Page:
An important exterior area that requires routine cleaning and maintenance, as mentioned earlier, is the canopy. To give your canopy a full clean and treatment it is usually necessary to remove it and lay it on a table on which it can be cleaned in sections. For vinyl canopies the process is fairly straight forward, you will require a stiff brush (I have found nail brushes work well) as well as a bucket of warm water and cleaner. There is a choice of specific vinyl cleaners on the market such as Yachticon’s ‘Vinyl Shampoo’ which you dilute in warm water and apply with a brush, however we have found that the environmentally friendly general cleaner ‘EVM’ works very well on vinyl canopies. ‘EVM’ comes in a spray and the method that works well is to get an area of the canopy slightly wet, spray on the ‘EVM’ and agitate with a stiff brush, dipping it into the warm water as you work.
Concentrate on areas where algae growth is prevelant such as zips and seams as well as giving a good brushing to the open areas. Rinse the green suds off with a hose and you are left with a much improved canopy.
Canvas canopies require a two-step process as it is important to renew the waterproofing after cleaning. The cleaning process is almost identical to that of a vinyl canopy, using a stiff brush with an appropriate canvas cleaner in the same manner. It is very important that once this process is finished and the canopy is dry, that you re-waterproof the canvas as the material can lose its water resistant properties over time and this will cause leaks, misshaping, puddling and sagging as well as mould and mildew to form and this really affects the overall appearance of a boat. The product we use for this is Fabsil’s ‘Universal Protector’ which is available in both a spray and liquid form. We prefer to use the liquid variety which is painted on with a brush and can be applied with the canopy on or off the boat. One thing to note is that if a canopy has not been treated in a while it will absorb a lot of the Fabsil and may require a few coats.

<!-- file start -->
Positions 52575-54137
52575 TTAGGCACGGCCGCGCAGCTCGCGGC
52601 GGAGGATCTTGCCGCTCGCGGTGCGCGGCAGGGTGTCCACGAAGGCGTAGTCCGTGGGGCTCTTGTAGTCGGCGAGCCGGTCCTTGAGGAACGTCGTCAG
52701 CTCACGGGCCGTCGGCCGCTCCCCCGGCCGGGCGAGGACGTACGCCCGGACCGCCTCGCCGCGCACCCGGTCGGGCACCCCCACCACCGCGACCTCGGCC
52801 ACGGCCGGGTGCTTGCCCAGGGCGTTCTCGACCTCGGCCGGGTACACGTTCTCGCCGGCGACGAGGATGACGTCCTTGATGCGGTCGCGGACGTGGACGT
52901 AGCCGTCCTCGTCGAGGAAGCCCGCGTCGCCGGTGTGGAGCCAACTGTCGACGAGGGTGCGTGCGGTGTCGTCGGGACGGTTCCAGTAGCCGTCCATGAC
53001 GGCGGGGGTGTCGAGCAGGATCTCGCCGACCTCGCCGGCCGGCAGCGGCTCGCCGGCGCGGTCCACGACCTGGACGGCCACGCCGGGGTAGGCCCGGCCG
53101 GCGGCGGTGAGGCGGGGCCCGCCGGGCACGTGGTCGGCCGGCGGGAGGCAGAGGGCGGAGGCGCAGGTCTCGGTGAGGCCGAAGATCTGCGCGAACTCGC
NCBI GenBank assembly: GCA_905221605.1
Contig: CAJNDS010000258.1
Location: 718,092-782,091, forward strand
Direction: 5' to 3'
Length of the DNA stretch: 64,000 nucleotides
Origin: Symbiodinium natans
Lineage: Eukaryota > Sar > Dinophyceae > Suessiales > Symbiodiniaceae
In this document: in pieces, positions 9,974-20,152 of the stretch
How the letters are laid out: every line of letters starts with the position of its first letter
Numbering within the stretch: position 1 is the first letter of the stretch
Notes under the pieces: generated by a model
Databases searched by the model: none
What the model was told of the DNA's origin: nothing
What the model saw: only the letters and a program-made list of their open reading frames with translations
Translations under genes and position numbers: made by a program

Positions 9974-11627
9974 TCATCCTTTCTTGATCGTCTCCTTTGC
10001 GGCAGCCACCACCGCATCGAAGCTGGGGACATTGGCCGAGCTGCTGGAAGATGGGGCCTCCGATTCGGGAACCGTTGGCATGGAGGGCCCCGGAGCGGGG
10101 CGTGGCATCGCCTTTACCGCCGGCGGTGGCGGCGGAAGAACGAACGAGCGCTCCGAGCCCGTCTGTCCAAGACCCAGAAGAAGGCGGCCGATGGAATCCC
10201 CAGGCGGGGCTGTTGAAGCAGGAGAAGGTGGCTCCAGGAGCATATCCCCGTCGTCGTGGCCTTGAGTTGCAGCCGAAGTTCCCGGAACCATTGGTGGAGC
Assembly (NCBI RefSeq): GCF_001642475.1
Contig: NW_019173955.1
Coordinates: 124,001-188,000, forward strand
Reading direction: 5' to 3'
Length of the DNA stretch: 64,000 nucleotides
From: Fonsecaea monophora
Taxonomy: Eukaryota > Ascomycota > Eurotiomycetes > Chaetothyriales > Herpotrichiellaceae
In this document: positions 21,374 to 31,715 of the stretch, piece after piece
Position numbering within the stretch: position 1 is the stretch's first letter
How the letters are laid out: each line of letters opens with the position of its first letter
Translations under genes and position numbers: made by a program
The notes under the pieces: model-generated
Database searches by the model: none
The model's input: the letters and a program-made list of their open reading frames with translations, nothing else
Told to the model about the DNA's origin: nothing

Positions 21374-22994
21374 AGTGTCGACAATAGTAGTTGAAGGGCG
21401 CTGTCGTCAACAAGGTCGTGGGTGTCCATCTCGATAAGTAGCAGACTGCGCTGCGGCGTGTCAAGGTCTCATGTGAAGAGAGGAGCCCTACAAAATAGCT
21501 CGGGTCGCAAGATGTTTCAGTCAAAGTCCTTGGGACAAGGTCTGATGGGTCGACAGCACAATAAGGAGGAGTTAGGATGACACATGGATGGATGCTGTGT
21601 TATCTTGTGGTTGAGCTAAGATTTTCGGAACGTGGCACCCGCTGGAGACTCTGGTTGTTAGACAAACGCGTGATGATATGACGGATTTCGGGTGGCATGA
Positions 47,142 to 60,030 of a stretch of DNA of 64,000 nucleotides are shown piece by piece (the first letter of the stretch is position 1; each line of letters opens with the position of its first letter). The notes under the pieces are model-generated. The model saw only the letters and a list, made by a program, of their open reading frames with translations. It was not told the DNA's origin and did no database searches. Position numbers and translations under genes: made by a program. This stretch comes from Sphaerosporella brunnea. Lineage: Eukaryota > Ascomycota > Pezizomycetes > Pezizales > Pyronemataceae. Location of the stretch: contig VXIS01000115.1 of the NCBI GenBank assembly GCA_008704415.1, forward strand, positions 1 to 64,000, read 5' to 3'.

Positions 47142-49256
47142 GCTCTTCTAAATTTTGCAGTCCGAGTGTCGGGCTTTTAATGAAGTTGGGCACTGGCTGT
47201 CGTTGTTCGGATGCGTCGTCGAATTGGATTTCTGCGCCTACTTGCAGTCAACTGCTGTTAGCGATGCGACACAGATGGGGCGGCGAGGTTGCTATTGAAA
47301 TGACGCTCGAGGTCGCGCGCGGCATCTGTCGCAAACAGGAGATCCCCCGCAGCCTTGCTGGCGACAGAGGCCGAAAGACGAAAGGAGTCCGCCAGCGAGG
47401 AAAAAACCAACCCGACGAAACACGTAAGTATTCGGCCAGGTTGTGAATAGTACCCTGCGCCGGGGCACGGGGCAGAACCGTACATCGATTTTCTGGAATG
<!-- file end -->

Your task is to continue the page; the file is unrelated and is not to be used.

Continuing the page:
Once this has been finished it is essential to let the canopy dry, it mustn’t come into contact with moisture for at least six hours for the protection to properly dry into the material, therefore it is essential to either check the weather or make sure your boat is under cover.
Helpful Hints and Tips
So now that your boat is clean and looking like new here are just a few simple things to think about in order to maintain that satisfying gleam. Think about where your boat is moored, over hanging trees can become a nuisance as birds make a mess and leaves drop from above. Regardless of where your boat is located it is inevitable in the autumn that you boat will become covered in leaves at some point. This is a problem as the leaves become wet, stick to the boat and begin to decompose leaving a nasty brown stain. It is therefore a good idea to blow the leaves off at least once a week during the worst autumn period, alternatively you can use a hose with I high pressure nozzle to blast them off.